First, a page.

Although Polly sometimes followed him on the street when he walked by, running up to him and demanding to be petted, she kept hidden when he was visiting Anna. He chalked it up to feline quirkiness. He'd known enough cats to know that some of them have very particular rules when it comes to contact. Clearly, Polly only liked to be petted or held outside.
At least, that's what he'd been telling himself, until one fateful day when everything changed. Anna was primping in the mirror, and she licked the back of her hand before rubbing it on her temple to slick down a stray hair. That motion looked so... familiar.
He thought back to the time they'd spent together: How she'd always whip her head to look at any bird that fluttered by; how she had strict rules for their intimate moments: only on the bed, and no stroking of her legs or extremities. He thought about how, their first passionate night together, she'd left long scratch marks on his back. He thought, too, about her peculiar habit of balling up empty sugar packets and batting them between her hands whenever they had coffee. He thought about how she'd recoiled when he'd joked that he might get a dog, and how she'd immediately declared, "If you get a dog, I'm out of here."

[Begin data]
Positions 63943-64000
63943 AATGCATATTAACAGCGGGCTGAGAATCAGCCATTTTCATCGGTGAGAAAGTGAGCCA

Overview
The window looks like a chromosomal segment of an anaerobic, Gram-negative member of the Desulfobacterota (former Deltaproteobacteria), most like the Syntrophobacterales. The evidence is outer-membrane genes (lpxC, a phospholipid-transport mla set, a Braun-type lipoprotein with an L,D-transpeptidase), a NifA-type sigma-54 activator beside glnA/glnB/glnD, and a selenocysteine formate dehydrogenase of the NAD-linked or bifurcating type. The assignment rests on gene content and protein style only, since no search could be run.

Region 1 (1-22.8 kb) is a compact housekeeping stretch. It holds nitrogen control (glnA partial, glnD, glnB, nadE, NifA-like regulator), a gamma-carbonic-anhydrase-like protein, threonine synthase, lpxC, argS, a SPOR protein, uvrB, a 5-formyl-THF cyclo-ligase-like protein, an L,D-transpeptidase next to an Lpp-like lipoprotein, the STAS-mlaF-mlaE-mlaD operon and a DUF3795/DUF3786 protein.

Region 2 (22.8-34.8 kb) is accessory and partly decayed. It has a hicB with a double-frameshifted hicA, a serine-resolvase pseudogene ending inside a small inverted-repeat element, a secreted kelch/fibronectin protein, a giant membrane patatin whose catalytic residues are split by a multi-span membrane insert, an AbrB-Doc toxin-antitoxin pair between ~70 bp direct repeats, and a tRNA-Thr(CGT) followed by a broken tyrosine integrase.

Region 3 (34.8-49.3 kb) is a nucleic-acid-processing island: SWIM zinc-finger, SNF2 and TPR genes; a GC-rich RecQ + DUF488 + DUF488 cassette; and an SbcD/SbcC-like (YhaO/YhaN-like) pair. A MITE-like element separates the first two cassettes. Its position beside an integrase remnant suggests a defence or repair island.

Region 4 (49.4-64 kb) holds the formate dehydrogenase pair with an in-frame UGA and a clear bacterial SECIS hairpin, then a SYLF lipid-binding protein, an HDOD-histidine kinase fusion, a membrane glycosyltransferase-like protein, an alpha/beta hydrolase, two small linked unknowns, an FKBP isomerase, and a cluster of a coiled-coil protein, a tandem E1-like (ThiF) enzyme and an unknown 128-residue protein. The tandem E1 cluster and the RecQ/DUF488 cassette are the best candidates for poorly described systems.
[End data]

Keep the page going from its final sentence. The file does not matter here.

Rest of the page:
These thoughts whirling in his head, he asked Anna, "Where's Polly? I haven't seen her in a while and I wanted so much to pet her a little before we go out."
Anna paused her grooming, thought for a second, and declared, "I'm going to use the bathroom. Maybe she'll come out while I'm in there."
Sure enough, a moment after the bathroom door closed, Polly sauntered down the hallway towards him, acting casual. He scritched her head for a second and then, muttering, "I'm sorry, but I have to know," he barged down the hallway and flung open the bathroom door. The room was empty.
His mind firing with the impossible thoughts that crowded in, like pinging bubbles of understanding bursting in his brain, he whipped around to see behind him, instead of the cat, his completely nude girlfriend.
As calm and composed as if she were fully clothed, Anna stepped forward, placed a hand on his shoulder, and said, "I think it's finally time that we talk about me."
Thanks to my kitty, Luke, for the inspiration. He tried to force his way into storytime with my toddler, Kung Fu Panda. The thought crossed my mind, "Why does he want to hear this book so badly? What if he really were a little boy, in disguise?"